forgot to mention, my resting heart rate is in the low 40's.
I would definitely head back to your cardiologist and this time ask for a 30 day monitor. This is a simple 2 lead device that you can wear continuously except for showering. I wore mine while running, skating, you name it...... The electrodes are replaced daily after showering and drying off. One goes over the just above the breast, and one on the intercostals. The recorder is a looping style, about the size of a deck of cards and will either auto record, and manually record. When it picks up an anomaly, it set up to jump back in time, and commit to a "memory slot" the time just prior to the event and for as much time after the event as the cardiologist sets up. If you're looking for PVCs, PACs, SVT, and such. you don't need to see all of the angles that a multi-lead recorder offers. Many of us here have experienced clusters of PVC's. When they become painful, I think you should seek consultation.
Thanks so much for the advice. I will make an appointment today.
Of course a doctor could tell you more, but I did learn at some point that there is some thinking out there that says PVCs like this could be caused by stretching of a papillary muscle.
There are other possibilities too, but the reason I mention this one is because I was recently diagnosed with this issue (in my case benign VT), and as it turns out have very similar symptoms (i.e. palpitations at rest after hard running). If I am faithfully repeating the doctor here, the papillary in my case just produces the PVC that set up my tachycardia, so I assume someone with out tachycardia could have just the PVC's.
Chest pain should be checked out by your doctor. You are young, have passed a prior stress test, and dont seem to have problems running, so it is unlikely you would have a blockage, but something else could be going on too. If you aren't already though, now would be a good time to start watching your diet.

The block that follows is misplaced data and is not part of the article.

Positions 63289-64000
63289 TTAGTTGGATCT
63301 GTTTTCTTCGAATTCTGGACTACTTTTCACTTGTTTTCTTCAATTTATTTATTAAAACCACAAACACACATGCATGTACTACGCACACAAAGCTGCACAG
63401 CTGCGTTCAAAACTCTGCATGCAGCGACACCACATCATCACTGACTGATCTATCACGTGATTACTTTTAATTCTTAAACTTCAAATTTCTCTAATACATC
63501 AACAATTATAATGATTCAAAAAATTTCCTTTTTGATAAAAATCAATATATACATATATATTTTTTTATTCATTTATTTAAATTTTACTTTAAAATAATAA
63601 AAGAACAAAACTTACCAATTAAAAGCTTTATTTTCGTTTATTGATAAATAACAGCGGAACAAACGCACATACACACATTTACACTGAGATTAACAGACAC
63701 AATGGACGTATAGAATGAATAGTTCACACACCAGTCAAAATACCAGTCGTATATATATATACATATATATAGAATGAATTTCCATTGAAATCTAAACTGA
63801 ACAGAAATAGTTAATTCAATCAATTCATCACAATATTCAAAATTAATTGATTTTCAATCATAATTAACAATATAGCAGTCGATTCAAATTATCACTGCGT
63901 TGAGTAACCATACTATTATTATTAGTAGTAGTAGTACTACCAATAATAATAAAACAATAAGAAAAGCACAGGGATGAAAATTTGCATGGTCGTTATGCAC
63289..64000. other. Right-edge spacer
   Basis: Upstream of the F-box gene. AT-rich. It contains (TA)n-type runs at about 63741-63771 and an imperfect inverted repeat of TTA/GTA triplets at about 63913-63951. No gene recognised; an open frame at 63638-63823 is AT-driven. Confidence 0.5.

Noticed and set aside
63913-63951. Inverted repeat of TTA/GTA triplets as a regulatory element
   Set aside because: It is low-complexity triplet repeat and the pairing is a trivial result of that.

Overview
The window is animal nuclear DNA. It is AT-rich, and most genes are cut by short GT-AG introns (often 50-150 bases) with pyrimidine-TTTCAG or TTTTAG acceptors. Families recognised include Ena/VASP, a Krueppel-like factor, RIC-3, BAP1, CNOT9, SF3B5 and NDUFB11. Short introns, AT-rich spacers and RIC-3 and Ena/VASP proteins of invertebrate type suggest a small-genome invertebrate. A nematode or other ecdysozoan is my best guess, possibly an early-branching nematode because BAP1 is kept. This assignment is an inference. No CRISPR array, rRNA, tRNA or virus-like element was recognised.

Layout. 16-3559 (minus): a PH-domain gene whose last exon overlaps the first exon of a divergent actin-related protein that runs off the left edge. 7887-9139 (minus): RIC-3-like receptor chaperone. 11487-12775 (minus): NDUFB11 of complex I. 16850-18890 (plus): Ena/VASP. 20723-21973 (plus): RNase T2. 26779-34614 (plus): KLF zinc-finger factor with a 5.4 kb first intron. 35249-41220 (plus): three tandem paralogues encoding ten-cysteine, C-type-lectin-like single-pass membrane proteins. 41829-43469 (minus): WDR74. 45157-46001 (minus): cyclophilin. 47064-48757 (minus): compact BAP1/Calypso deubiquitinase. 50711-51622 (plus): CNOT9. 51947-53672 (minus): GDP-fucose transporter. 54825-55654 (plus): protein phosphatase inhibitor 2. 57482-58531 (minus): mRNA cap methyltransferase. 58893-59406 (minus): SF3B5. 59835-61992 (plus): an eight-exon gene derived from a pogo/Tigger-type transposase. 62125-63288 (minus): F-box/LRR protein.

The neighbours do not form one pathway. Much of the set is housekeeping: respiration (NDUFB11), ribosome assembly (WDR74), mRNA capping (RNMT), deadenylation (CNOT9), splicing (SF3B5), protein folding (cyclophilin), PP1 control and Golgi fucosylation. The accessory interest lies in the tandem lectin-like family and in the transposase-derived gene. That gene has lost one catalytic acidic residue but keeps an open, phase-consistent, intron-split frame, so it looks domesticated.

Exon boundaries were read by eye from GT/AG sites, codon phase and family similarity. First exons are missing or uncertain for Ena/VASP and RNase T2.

For my own case, I had the sleep apnea, tachycardia, chest pain, severe anxiety, one episode of near syncope, gasping at night going on for a couple of months late last year, following a cold virus. All of these symptoms just ended one day. At some point during this process, I underwent 30 day heart monitor (captured string of posterior fascicular VT, which we are now saying is benign), and quite a bit later, a regular treadmill stress test which showed significant ST depression inidcating a blockage, a follow up echo stress test (which was normal - go figure), and cardiac MRI, which was normal. The VT was diagnosed as benign, and I have orders to continue running, and to notify the doctor if I experience problems with exercise. The day after my exam, I ran 6 miles with no issues, but there have been times when I have had questions about my exercise capacity : it just doesn't seem the same. Nevertheless, I have been operating with reduced calorie intake to shed some pounds, and when I upped my carbs, my sluggishness seemed to vanish.
In any case, the origin of my VT has been explained to me at left posterior papillary. The thought is that the papillary is stretched during hard exercise and become prone to PVC's. This creates an opportunity for re entrant, benign, tachycardia, which I have. I assume if you do not have that, you would just get a few PVC's. I did also come across a doctor that told me that the papillary is especially sensitive to blood flow issues because its supply is already limited, and that this could lead to some heart rhythm disturbances. It turns out that there are two normal variants in the way blood is distributed to these muscles. ST depression can be associated with right sided coronary blood flow, or with the left circumflex. This is an observation, not a diagnosis, but it is in the back of my mind since we are not going to just ignore the first stress test.
I also considered pericarditis since this followed a cold. Some of the symptoms were there. Unfortunately, the MRI and echo were performed after symptoms subsided. I also considered build up of catecholamines as a potential contributor to the VT. The doc says its caused by stretching in my case.
Hope this is helpful in some way. No doubt we are in different situations, and again I am not a doctor, just relating to you what I have been told.
One other thought. Unrelated to heart. To reduce sluggishness I:
1. up my carbs
2. rest as needed
3. strengthen my legs (light weights with lots of reps).
4. strengthen back muscles (pull downs).
Once I have done the leg work, it takes a couple of weeks to recover and get back to normal. Running is really difficult during that period. In the end though, I find after recovery that time and distance improve.